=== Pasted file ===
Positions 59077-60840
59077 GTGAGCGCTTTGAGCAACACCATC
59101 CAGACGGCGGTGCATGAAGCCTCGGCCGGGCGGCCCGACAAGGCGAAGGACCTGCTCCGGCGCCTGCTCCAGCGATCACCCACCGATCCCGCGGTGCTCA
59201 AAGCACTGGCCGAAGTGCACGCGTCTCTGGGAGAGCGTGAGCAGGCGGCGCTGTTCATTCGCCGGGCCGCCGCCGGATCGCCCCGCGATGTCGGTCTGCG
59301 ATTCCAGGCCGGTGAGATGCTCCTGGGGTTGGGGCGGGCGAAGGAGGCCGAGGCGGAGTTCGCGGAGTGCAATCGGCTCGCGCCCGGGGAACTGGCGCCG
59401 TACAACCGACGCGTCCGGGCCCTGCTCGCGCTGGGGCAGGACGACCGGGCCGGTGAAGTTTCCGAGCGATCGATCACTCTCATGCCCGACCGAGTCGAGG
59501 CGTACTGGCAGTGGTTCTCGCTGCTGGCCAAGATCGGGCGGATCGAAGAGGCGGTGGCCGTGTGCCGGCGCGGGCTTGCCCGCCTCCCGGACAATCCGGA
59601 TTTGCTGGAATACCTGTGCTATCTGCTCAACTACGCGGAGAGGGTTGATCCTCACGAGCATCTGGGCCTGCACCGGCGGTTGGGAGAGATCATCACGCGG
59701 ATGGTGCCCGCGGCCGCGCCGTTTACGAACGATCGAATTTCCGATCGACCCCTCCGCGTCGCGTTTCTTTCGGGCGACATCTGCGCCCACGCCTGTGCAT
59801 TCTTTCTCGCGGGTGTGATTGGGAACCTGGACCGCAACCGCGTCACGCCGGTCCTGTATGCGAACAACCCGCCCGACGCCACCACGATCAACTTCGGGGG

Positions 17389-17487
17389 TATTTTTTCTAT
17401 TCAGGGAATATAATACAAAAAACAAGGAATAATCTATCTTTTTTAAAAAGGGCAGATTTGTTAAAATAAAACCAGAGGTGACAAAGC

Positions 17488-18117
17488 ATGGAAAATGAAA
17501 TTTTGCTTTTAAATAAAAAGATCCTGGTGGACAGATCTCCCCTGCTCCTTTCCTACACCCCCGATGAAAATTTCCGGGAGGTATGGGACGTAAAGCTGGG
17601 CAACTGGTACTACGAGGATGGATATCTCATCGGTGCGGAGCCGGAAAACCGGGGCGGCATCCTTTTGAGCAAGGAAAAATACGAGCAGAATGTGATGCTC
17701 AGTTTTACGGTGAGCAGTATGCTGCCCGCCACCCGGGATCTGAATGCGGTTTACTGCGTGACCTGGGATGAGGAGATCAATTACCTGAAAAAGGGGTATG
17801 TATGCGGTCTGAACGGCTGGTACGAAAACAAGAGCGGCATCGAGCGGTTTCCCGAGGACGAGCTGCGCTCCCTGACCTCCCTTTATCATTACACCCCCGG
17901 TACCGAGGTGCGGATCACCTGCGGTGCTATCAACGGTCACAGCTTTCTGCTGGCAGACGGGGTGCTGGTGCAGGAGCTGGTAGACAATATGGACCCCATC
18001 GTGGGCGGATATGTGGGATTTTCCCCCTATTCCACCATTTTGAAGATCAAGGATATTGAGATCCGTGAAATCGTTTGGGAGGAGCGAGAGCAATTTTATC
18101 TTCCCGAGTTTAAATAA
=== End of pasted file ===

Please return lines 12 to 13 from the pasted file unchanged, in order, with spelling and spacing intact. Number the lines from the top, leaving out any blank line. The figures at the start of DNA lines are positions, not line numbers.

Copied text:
17389 TATTTTTTCTAT
17401 TCAGGGAATATAATACAAAAAACAAGGAATAATCTATCTTTTTTAAAAAGGGCAGATTTGTTAAAATAAAACCAGAGGTGACAAAGC